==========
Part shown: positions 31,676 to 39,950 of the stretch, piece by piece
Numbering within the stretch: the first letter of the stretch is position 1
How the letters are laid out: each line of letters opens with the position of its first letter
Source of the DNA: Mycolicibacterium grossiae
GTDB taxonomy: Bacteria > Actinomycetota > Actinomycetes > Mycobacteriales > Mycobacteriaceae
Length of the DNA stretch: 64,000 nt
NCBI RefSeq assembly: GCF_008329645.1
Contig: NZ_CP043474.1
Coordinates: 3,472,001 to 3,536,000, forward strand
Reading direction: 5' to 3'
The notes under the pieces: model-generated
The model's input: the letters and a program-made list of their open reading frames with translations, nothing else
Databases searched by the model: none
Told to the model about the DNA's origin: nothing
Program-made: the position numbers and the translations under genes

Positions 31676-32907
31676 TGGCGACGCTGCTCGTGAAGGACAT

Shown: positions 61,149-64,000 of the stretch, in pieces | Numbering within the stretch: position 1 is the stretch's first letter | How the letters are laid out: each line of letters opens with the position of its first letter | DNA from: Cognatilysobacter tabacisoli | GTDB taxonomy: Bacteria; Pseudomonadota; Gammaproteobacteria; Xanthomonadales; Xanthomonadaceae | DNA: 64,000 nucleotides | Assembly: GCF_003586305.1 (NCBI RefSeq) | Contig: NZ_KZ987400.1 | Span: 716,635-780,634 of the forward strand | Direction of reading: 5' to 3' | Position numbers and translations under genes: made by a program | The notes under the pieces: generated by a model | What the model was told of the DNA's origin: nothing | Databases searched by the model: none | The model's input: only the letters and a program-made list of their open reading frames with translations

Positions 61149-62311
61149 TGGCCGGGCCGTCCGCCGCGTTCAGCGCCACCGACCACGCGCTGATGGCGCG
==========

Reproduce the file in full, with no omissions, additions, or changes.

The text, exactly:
Part shown: positions 31,676 to 39,950 of the stretch, piece by piece
Numbering within the stretch: the first letter of the stretch is position 1
How the letters are laid out: each line of letters opens with the position of its first letter
Source of the DNA: Mycolicibacterium grossiae
GTDB taxonomy: Bacteria > Actinomycetota > Actinomycetes > Mycobacteriales > Mycobacteriaceae
Length of the DNA stretch: 64,000 nt
NCBI RefSeq assembly: GCF_008329645.1
Contig: NZ_CP043474.1
Coordinates: 3,472,001 to 3,536,000, forward strand
Reading direction: 5' to 3'
The notes under the pieces: model-generated
The model's input: the letters and a program-made list of their open reading frames with translations, nothing else
Databases searched by the model: none
Told to the model about the DNA's origin: nothing
Program-made: the position numbers and the translations under genes

Positions 31676-32907
31676 TGGCGACGCTGCTCGTGAAGGACAT

Shown: positions 61,149-64,000 of the stretch, in pieces | Numbering within the stretch: position 1 is the stretch's first letter | How the letters are laid out: each line of letters opens with the position of its first letter | DNA from: Cognatilysobacter tabacisoli | GTDB taxonomy: Bacteria; Pseudomonadota; Gammaproteobacteria; Xanthomonadales; Xanthomonadaceae | DNA: 64,000 nucleotides | Assembly: GCF_003586305.1 (NCBI RefSeq) | Contig: NZ_KZ987400.1 | Span: 716,635-780,634 of the forward strand | Direction of reading: 5' to 3' | Position numbers and translations under genes: made by a program | The notes under the pieces: generated by a model | What the model was told of the DNA's origin: nothing | Databases searched by the model: none | The model's input: only the letters and a program-made list of their open reading frames with translations

Positions 61149-62311
61149 TGGCCGGGCCGTCCGCCGCGTTCAGCGCCACCGACCACGCGCTGATGGCGCG